Most people have to live their life with financial limitations, though a certain extent of that can be self-imposed. It’s practically impossible to be fiscally responsible every waking moment, sometimes prompting us to make excuses regarding our financial dissatisfaction.
While some excuses can be valid, others do nothing more than further prohibiting us from achieving our financial goals:
“I Don’t Make Enough Money”
If you’re evaluating where to rent or buy a home and need to realistically consider what’s feasible, then saying that your earnings aren’t on par with a specific property can be financially responsible. After all, approximately one-quarter of your pre-tax earnings should go toward rent.
However, when this excuse gets in the way of minor expenses that could be worth their price, it can put you in a perpetual rut. If you aren’t making enough money at your current position and have time to spare, then take up a part-time job on the side. If you don’t have enough time, consider asking for a raise or searching for a new position with a higher salary. There’s often a way to improve your financial situation.
“I Don’t Have Time for a Side Gig”
Some jobs can be so draining that, upon arriving home, you want to do nothing more than relax. Consider asking for a raise or promotion if a job is especially demanding. Beyond that, it’s worth evaluating your time management skills. Specifically, using a time management app or system can make your work time more productive and less hectic, allowing you to save energy for improved performance or taking on a side gig after work.
“I’ll Never Be Debt-Free”
Considering that over 44 million Americans have student debt alone, this can be a very common money excuse. Unfortunately, student debt tends to be arguably the most rigid to get rid of, since medical debts and others can be negotiated down. Still, all types of debts can benefit from a payment plan for organizational purposes, with the possibility to base it on your income so you can pay a fair rate each month. Although it can take many years to get out of debt, looking into payment plans and keeping track of your payments can help ease the pressure considerably.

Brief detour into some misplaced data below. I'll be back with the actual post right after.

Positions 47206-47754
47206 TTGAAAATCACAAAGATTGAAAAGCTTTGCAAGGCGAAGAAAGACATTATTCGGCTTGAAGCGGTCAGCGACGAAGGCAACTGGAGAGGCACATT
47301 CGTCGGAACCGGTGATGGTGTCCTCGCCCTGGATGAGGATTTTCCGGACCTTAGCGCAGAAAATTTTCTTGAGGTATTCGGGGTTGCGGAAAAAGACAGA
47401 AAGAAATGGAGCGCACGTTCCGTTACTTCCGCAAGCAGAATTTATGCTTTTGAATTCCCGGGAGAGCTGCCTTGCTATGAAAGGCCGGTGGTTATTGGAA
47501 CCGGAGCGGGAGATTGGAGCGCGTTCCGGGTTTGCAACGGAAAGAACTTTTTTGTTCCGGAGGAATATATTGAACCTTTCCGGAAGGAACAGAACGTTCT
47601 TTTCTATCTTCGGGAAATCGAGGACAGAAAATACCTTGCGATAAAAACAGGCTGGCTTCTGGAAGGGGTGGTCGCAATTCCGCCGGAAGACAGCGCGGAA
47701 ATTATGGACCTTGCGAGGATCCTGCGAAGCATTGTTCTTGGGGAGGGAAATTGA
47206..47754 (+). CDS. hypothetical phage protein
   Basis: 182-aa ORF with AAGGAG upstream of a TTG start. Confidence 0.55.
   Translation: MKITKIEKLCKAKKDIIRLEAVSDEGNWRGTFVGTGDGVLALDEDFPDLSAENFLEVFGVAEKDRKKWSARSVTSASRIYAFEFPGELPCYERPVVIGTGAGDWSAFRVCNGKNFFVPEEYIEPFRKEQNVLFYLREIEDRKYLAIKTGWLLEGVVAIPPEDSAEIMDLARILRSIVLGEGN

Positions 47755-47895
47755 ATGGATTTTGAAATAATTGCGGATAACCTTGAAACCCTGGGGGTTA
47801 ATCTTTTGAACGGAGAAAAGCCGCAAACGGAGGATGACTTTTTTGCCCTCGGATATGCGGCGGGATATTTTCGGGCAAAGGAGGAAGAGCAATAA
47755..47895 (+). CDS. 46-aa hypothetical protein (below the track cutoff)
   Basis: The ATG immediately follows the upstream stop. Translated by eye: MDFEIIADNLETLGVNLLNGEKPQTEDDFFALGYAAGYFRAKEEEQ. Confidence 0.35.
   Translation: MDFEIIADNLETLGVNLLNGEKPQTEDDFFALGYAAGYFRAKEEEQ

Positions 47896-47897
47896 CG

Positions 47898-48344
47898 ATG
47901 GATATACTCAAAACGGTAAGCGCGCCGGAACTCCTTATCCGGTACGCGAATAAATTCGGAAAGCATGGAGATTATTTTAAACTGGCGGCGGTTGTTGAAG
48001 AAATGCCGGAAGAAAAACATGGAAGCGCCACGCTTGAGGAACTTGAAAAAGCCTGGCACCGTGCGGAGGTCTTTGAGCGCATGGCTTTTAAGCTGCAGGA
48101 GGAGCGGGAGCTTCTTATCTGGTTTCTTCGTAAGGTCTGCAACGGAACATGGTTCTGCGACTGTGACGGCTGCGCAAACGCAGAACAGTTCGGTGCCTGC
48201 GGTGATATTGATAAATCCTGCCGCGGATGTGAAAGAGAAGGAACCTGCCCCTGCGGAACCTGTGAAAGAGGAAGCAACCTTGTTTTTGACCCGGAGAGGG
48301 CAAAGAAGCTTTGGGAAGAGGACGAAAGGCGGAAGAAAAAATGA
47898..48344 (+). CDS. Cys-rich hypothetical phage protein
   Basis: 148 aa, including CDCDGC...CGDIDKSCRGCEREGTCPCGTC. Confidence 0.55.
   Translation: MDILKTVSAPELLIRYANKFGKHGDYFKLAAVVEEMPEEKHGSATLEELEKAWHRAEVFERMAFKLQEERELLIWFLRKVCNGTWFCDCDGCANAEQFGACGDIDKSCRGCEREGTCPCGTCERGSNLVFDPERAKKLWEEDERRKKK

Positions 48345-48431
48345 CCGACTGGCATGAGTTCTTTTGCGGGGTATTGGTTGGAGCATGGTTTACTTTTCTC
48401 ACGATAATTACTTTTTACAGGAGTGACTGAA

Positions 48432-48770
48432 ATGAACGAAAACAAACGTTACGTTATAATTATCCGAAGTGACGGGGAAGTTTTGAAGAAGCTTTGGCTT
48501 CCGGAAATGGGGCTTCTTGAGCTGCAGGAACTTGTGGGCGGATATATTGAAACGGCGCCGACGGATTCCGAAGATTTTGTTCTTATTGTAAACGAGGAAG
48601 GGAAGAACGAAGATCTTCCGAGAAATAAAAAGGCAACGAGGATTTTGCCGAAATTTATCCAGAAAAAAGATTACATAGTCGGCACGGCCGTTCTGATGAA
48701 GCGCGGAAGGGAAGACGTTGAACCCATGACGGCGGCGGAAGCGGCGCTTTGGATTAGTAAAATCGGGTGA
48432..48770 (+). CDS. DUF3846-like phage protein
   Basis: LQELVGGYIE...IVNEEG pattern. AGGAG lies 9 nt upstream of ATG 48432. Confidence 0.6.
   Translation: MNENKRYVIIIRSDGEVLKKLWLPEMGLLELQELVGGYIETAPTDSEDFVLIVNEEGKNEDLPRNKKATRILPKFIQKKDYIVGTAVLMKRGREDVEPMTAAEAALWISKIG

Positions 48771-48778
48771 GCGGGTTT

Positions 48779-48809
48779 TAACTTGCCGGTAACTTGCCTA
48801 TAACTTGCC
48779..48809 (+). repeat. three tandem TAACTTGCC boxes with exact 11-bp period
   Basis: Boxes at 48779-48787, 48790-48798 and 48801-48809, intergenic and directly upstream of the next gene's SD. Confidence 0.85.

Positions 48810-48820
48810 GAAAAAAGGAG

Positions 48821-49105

“I’m Just Really Bad with Money”
Fiscal management skills are incredibly important. You can also learn financial responsibility at any age. If someone complains that they’re bad with handling money, then suggest to them they should start learning how to be good with money. A variety of informational resources, from classes to books, help with everything from paying off debt to setting up a budget and saving for retirement.
One of the first things someone who’s bad with money should do is track their expenses over a month. Looking at the data, ask yourself which expenses you could have lived without. Is there an area in which you’re spending too much on each month? Combine self-analysis with seeking financial knowledge to improve your money skills notably.
“You Only Live Once”
It’s an excuse often accompanied by reckless spending. Saying “you only live once,” while true, can discourage positive money habits. Although there’s nothing wrong with splurging on occasion for a nice restaurant or new video game, doing so excessively while citing “YOLO” will just result in increased debt and stress. A happy, fulfilled life is not one with constantly increasing debt and financial pressures.
The excuse “I deserve to spend money on this” can be similar. Sometimes it can be true, though often it’s just an excuse to justify unnecessary spending.
“I Can Just Use My Credit Card”
Credit cards can be a great thing when used correctly. If you pay off your balance every month, you can qualify for a variety of rewards and incentives, often in the range of one percent to three percent for anything spent.
However, failing to pay your credit cards promptly can result in late fees, which would have been entirely avoidable if you didn’t spend on something you couldn’t afford. Now, in addition to spending recklessly, you have another payment to worry about.
If possible, treat credit cards more like a debit card. Don’t use a credit card unless you’re certain you have the money in your bank account to pay for it.
These are excuses we all use from time to time, without recognizing that they deter good spending habits. Being aware of these excuse and how to counter them is a great way to improve fiscal responsibility.